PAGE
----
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Wales Arts Review 3.23




Welcome to Wales Arts Review 3.23. This week we lead with an exclusive and very insightful interview with co-creator and producer of hit TV thriller Y Gwyll/Hinterland, Ed Thomas. Cerith Mathias caught up with Ed in Cardiff during the filming of Series 2 of the ‘Welsh Nordic Noir’ and talked about the success of the show and what the writers have in store for the new series.

On November 1st 2014, Wales Arts Review held its second biennial Critics’ Roundtable at the Millennium Centre in Cardiff (supported by Arts Council Wales); a day of passionate debate about the arts in Wales. Today we bring you a series of podcasts documenting those debates, with the contributions of some of the nation’s leading arts figures including a memorable reading of Greatest Welsh Novel winner Un Nos Ola Leuad from Siân Phillips. Click here for a full rundown of the podcasts, available for streaming and download.

In another excellent piece from Hannah Lawson, Wales Arts Review looks at October’s Black History Month Wales, at its many successes, but also at the problems it encountered in an age of cutbacks. Hannah, who grew up in Botswana, offers an engrossing personal reflection on the work that made up the nation-wide festival, and its shortfalls.

As our debut anthology of new Welsh short fiction goes on sale (you can buy it here), we showcase the book with this new story from Rhian Elizabeth, ‘Our Cardboard Binoculars’. And here, as part of the series, is John Lavin’s interview with Rhian, who talks about her new novel and her craft.

In our longform essays, Jean James has for us a beautifully evocative piece about the connections between writing and landscape, from Swansea to Donegal.

As well as all of that, we still have a healthy review section this issue.

In theatre, Phil Morris was in Newport and Bristol for NTW’s new immersive theatre production, Bordergame, designed to explore the immigrant experience. Gary Raymond got to see a new look Ballet Cymru do some fresh things with their signature production, Beauty and the Beast, at the Riverfront in Newport. You can also read the first in a series of Wales Arts Review Company Profiles, as Ballet Cymru’s Development Office Patricia Vallis tells us all about the history and workings of one of Wales’ most successful independent dance companies. And Cath Barton previews the hotly anticipated ‘Christmas show for grown ups’, Caroline Sabin’s Blood on the Snow.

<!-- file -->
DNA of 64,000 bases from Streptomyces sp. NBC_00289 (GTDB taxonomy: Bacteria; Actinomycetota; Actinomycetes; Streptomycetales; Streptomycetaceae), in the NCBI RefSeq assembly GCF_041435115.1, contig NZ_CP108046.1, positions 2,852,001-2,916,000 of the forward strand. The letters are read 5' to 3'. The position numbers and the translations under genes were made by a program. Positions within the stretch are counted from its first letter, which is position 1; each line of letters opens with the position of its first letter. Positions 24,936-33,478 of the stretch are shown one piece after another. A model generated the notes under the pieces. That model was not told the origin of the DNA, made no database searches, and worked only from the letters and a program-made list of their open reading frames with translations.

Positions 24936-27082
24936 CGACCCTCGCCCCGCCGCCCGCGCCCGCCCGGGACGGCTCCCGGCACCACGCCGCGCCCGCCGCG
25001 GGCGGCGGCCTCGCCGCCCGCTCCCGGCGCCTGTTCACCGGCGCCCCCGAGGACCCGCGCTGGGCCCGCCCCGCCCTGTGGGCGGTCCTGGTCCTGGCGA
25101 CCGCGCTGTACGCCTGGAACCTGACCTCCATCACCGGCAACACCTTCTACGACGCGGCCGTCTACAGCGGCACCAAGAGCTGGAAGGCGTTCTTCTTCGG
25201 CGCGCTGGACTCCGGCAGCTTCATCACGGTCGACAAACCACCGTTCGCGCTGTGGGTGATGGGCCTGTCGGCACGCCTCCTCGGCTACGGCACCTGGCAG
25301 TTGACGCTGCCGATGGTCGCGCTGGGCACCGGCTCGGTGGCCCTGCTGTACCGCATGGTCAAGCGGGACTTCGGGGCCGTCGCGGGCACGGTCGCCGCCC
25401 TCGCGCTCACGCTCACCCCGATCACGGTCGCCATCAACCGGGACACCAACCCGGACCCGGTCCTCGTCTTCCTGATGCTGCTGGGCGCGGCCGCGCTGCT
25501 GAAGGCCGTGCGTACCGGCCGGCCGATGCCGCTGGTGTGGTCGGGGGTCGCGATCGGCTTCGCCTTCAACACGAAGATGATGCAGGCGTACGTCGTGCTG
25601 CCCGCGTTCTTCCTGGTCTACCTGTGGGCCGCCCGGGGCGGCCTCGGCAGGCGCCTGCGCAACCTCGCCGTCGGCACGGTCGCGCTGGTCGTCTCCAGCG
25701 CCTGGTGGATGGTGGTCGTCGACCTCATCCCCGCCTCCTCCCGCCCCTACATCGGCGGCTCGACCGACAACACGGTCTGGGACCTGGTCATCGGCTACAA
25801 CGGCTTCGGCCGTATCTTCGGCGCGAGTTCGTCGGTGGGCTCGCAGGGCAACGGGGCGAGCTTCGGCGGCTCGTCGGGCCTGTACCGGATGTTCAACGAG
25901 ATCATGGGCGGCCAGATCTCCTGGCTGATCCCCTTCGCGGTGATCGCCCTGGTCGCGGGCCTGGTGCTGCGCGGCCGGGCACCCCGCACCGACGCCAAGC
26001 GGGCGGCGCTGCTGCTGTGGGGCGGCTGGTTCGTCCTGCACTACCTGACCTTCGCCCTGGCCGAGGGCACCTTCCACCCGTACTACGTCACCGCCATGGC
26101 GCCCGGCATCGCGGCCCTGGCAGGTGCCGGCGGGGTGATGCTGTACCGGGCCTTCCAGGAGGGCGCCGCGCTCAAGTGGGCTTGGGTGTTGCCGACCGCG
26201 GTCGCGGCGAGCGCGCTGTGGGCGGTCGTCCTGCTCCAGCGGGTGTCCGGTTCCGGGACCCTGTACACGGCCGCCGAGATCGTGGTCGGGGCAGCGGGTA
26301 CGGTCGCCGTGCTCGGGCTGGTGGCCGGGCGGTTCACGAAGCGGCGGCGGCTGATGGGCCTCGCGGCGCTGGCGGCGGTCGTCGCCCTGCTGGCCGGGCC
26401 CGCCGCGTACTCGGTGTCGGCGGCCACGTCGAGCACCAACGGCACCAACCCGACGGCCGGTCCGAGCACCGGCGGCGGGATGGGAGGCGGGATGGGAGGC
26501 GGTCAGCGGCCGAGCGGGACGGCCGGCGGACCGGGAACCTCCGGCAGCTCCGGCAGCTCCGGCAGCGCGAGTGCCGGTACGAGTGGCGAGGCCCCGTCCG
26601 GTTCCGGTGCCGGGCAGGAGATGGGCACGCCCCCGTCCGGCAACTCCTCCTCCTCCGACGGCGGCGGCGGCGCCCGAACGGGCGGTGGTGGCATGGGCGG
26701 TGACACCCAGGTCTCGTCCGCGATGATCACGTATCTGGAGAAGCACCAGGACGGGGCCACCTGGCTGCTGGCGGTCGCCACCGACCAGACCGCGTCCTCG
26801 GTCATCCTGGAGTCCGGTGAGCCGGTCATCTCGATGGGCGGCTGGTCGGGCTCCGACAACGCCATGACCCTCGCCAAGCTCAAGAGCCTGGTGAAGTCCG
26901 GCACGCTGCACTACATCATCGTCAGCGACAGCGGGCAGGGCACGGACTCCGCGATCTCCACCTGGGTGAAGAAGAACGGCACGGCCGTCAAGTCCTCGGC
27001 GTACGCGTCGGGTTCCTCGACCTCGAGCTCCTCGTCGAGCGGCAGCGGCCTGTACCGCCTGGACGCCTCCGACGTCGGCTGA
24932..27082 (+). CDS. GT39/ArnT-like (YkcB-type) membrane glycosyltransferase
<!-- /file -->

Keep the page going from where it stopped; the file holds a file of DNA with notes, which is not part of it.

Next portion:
Steph Power was at the Wales Millennium Centre for Mariinsky Opera’s excellent concert performance – this conducted by the controversial Valery Gergiev – of Prokofiev’s opera Betrothal in a Monastery; and she was also at Llandaff Cathedral to see the Mariinsky Opera Chorus perform Rachmaninov’s stunning Vespers.

In visual art, Wales Arts Review debutant James Geary reviews an exhibition of new paintings from Ellie and Steve Young at BayArt in Cardiff.

In books, Gavin Goodwin reads the new poetry collection from Ric Hool, A Way of Falling Upwards; Justin Jones looks over a powerful short story collection from Jaki McCarrick, The Scattering; Carolyn Percy casts an eye over the much-commented on Bone Clocks from David Mitchell; and Jim Morphy takes on a fascinating story in Teleri Bevan’s Esme: Guardian of Snowdonia.


Wales Arts Review gratefully acknowledges funding from the Arts Council Wales ‘Sharing Together’ initiative for our Critics’ Roundtable, and wishes to thank Literature Wales and the Wales Millennium Centre for their support of this event.




Wales Arts Review Managing Editor Phil Morris will be interviewing writer-actor-director Steven Berkoff at St. David’s Hall on Tuesday 2nd December. During An Evening with Steven Berkoff the renowned playwright and legendary Hollywood bad-guy will discuss his work, and share anecdotes from a 50-year career that includes an acclaimed stage adaptation of Kafka’s Metamorphosis to film roles in Rambo II, Octopussy and Beverly Hills Cop. St. David’s Hall are offering Wales Arts Review readers a special rate of £14 per ticket (plus the usual booking fee) for this event.

Call the Box Office on 029 2087 8444 and quote BERKOFF to benefit from this offer, or book via the St. David’s Hall website here – and enter ‘BERKOFF’ in the promotion code box.

Wales Arts Review’s A Fiction Map of Wales West Wales Launch.

25th November at 7pm, Founders Library, Lampeter Campus, University of Wales, Trinity St David

Join acclaimed writers Cynan Jones, Carly Holmes, Gary Raymond and Rosalind Hudis (reading from the work of Dic Edwards), for a night of readings from the Wales Arts Review short story anthology, A Fiction Map of Wales. The event will be mediated by Wales Arts Review fiction editor, John Lavin.

Tickets £2/ £3 (counts as discount off the short story collection, A Fiction Map of Wales).

There will be a complimentary glass of wine, plus soft drinks and snacks provided.

Wales Arts Review and Newport Young Creatives Workshops

Free creative workshops designed and delivered by our top writers. Follow the link and register for details.

ArtFreedomWales Free Speech Hearing

Wales Arts Review will be at this vital afternoon of discussion at Chapter Arts Centre on November 27th. Click on the link for details and tickets.

Banner illustration by Dean Lewis

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